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We Are Anonymous Audiobook

We Are Anonymous: Inside the Hacker World of LulzSec, Anonymous, and the Global Cyber Insurgency

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Publisher's Summary

We Are Anonymous is a thrilling, exclusive expose of the hacker collectives Anonymous and LulzSec.

In late 2010, thousands of hacktivists joined a mass digital assault by Anonymous on the websites of VISA, MasterCard, and PayPal to protest their treatment of WikiLeaks. Splinter groups then infiltrated the networks of totalitarian governments in Libya and Tunisia, and an elite team of six people calling themselves LulzSec attacked the FBI, CIA, and Sony. They were flippant and taunting, grabbed headlines, and amassed more than a quarter of a million Twitter followers. The computer security world - and world at large - realized quickly that Anonymous and its splinter groups are something to treat with dead seriousness.

Through the stories of three key members, We Are Anonymous offers a gripping, adrenaline-fueled narrative in the style of The Accidental Billionaires, drawing upon hundreds of conversations with the members themselves, including exclusive interviews. By coming to know them - their childhoods, families, and personal demons - we come to know the human side of their virtual exploits, and why they're so passionate about disrupting the Internet's frontiers.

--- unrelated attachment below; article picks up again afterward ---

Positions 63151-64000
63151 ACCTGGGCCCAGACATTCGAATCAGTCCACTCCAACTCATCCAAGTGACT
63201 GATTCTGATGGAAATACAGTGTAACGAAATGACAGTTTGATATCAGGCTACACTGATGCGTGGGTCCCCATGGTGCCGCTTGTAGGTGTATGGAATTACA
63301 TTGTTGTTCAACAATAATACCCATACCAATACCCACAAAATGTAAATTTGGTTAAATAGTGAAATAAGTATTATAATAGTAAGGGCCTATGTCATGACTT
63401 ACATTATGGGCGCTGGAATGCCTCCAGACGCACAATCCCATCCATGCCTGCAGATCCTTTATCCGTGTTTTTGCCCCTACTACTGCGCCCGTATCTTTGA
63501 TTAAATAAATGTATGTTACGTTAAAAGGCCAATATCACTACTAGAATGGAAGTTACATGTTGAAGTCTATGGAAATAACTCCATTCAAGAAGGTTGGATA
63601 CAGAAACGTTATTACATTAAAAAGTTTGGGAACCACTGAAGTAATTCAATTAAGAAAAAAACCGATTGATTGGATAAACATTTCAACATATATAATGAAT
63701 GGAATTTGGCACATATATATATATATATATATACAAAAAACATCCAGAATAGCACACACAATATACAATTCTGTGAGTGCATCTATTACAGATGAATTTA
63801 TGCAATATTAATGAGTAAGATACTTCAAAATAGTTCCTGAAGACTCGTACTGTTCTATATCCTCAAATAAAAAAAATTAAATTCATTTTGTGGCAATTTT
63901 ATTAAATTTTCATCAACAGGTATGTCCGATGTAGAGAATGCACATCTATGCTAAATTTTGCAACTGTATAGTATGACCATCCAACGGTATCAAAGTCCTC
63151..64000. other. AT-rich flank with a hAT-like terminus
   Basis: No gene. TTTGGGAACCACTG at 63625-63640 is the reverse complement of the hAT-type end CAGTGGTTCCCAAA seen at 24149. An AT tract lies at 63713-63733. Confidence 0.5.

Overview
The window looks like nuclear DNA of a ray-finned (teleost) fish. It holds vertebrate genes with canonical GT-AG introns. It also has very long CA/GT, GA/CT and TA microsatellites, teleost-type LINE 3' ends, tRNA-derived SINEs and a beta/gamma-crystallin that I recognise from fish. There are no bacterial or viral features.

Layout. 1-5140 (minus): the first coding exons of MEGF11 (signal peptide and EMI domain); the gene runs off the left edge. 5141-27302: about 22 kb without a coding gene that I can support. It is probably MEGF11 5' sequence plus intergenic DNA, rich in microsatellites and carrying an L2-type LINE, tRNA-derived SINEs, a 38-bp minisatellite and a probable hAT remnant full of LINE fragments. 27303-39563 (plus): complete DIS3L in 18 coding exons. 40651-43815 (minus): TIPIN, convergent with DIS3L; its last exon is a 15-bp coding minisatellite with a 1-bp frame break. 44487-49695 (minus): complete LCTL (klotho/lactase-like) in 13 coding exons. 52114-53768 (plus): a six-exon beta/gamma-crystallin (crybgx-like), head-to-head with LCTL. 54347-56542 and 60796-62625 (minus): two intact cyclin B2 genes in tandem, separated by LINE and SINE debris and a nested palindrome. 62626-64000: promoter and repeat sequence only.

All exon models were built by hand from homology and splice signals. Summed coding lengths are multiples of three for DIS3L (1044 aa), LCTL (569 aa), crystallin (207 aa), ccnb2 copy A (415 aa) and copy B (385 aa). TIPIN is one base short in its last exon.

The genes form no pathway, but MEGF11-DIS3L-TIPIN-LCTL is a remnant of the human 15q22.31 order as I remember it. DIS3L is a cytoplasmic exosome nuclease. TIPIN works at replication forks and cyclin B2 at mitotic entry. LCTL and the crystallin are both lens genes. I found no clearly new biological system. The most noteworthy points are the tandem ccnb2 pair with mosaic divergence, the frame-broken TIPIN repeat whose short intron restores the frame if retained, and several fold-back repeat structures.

©2012 Parmy Olson (P)2012 Hacette Audio

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  •  
    Invisibled California 06-21-13
    Invisibled California 06-21-13 Member Since 2017
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    "Great book, so-so narrator"
    If you could sum up We Are Anonymous in three words, what would they be?

    So. Freaking. Awesome.


    Who was your favorite character and why?

    Kayla. I identify with he/she/its paranoia


    What didn’t you like about Abby Craden’s performance?

    Her voice was so subdued that I wonder if she narrated this book out of some sort of contract necessity. She has a habit of ending every sentence by dropping her vocal tone which causes vocal fry (growling). Which would be fine ... if it weren't Every. Freaking. Sentence.